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On 75th Anniversary Of D-Day, Museum Remembers The Army Air Forces

Ken LaRock
Courtesy of NMUSAF
The Douglas C-47 and Waco CG-4A glider took part in D-Day. Both aircraft can be found in the WWII Gallery at the National Museum of the U.S. Air Force near Dayton.

The National Museum of the United States Air Force near Dayton is marking the 75th anniversary of D-Day Thursday. There's a wreath-laying ceremony and flyover by two C-47s, the main transport aircraft used on D-Day.A host of other events are scheduled as well (see below), including reenactors representing the 101st Airborne Division, and special movie screenings.

"If it wasn't for the Army Air Forces, there wouldn't have been a D-Day," says Curator Jeff Duford.

"The reason is because the German air force had to be broken because if the German air force was viable then we couldn't have attempted a landing, and had we tried to attempt a landing, it would have failed because their fighters would've shot down our transports and their bombers would have hit our ships."

Several World War II veterans will be on hand for an evening sneak-peek screening of Sunken Roads: Three Generations After D-Day, a documentary portraying veterans returning to Normandy on the 70th anniversary of the allied invasion.

"They'll be commenting and speaking about ... what's in the production from first-hand experience," Duford explains.

The Air Force Museum last month debuted several exhibits honoring the allied invasion at Normandy.

The exhibit, "D-Day: Freedom from Above" offers visitors an interactive augmented reality experience. Using HistoPad technology (think of a tablet or iPad), visitors can experience D-Day from a first-person point of view, following along as troops from the 82nd and 101st Airborne divisions liberate the French town of Sainte-Mère-Église.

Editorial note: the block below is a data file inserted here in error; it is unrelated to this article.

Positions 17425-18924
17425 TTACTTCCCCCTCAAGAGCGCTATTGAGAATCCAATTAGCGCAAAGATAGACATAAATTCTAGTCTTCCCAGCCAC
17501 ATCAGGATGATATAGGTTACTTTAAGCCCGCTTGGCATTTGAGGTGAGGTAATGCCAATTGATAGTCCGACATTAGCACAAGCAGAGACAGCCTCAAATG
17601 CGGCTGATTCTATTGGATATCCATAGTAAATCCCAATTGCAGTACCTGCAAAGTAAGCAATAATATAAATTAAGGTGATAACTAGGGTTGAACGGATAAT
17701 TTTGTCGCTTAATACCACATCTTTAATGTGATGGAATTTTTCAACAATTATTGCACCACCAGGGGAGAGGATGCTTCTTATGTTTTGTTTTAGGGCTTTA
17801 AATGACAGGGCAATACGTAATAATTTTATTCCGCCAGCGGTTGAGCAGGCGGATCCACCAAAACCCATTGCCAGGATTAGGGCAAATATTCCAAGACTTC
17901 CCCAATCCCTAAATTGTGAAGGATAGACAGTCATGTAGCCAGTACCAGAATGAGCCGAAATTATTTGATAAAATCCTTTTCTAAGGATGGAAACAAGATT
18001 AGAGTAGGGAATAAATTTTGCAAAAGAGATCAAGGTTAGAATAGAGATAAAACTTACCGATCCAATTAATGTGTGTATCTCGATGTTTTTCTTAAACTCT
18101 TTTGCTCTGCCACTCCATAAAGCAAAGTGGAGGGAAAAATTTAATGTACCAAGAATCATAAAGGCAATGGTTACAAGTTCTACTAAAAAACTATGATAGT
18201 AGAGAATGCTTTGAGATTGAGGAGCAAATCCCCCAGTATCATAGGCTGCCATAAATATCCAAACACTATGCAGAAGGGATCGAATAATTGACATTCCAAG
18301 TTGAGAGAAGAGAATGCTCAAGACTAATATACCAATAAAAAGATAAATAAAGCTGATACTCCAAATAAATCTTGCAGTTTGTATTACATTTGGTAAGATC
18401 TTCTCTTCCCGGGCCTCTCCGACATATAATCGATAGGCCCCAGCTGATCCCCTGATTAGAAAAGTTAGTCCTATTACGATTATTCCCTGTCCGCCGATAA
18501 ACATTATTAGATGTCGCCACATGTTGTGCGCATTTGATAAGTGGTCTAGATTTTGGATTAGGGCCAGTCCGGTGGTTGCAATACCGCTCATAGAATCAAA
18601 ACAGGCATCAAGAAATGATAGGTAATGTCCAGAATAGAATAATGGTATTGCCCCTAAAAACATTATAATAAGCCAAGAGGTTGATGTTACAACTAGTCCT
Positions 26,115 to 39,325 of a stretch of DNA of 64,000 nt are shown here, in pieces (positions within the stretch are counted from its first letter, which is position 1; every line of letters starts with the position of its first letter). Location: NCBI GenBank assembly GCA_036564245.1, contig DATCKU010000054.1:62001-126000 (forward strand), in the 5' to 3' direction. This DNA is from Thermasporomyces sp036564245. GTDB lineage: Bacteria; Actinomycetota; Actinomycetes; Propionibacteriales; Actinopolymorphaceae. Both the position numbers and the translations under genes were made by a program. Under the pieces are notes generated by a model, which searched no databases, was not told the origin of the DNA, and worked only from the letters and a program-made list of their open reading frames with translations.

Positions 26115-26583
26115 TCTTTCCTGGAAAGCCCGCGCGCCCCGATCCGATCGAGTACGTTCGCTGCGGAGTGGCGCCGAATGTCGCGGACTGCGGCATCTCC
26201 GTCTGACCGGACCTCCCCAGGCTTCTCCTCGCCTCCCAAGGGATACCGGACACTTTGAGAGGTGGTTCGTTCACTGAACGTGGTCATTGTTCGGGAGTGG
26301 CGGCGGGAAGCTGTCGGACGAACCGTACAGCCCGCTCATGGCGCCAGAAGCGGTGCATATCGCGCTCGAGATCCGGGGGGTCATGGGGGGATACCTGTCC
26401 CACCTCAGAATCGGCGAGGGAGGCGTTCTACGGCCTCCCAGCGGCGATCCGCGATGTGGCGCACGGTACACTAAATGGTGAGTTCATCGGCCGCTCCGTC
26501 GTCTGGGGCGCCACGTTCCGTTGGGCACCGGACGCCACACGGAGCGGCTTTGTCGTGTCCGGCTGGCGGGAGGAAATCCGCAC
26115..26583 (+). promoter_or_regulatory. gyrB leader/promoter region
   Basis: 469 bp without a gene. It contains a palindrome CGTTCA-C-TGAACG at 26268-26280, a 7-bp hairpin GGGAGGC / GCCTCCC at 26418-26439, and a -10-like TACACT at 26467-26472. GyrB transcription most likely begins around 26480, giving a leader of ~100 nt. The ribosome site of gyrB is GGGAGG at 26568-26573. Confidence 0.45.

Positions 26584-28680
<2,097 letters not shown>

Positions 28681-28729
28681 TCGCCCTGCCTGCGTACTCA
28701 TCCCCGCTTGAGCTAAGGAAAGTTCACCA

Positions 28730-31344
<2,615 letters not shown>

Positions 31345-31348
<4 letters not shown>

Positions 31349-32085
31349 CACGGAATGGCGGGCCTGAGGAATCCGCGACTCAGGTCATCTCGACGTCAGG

A new permanent exhibit titled "Operation Overlord: D-Day" looks at the role of the Army Air Forces in D-Day.

"On June 6, 1944 - D-Day - the largest amphibious assault in history took place as more than 150,000 American, British and Canadian forces landed on five beaches along a 50-mile stretch of heavily fortified French coast," the museum writes in a release. "This risky invasion of France's Normandy region caused over 4,000 Allied casualties on the first day alone. Code-named Operation Overlord, the Normandy campaign led to the liberation of France and the beginning of the end of World War II in Europe."

Air Force Schedule Of D-Day Events On June 6, 2019

The full schedule and details can be found on the museum's website.

  • 9 a.m. – 5 p.m.  Commemoration activities including: D-Day trivia in WWII Gallery, artifact displays in WWII, and Gallery Stamp Cancellation in museum store
  • 10 a.m.  Wreath-laying ceremony with WWII military vehicles and C-47 flyover. Location: Memorial Park
  •  12 p.m.  D-Day: Normandy 1944 movie ($8, adults; $7, seniors; $6, child). Location: Air Force Museum Theatre
  •  12:15 p.m. – 5 p.m.  Reenactors representing the 101st Airborne Division. Location: WWII Gallery
  • 4 p.m.  D-Day: Normandy 1944 movie ($8, adults; $7, seniors; $6, child). Location: Air Force Museum Theatre
  • 6:30 p.m.  Living History Series movie featuring Sunken Roads: Seventy Years after D-Day ($8, adults; $7, seniors; $6, child). Guest speakers: WWII D-Day veterans. Location: Air Force Museum Theatre
Tana Weingartner earned a bachelor's degree in communication from the University of Cincinnati and a master's degree in mass communication from Miami University. Prior to joining Cincinnati Public Radio, she served as news and public affairs producer with WMUB-FM. Ms. Weingartner has earned numerous awards for her reporting, including several Best Reporter awards from the Associated Press and the Ohio Society of Professional Journalists, and a regional Murrow Award. She enjoys snow skiing, soccer and dogs.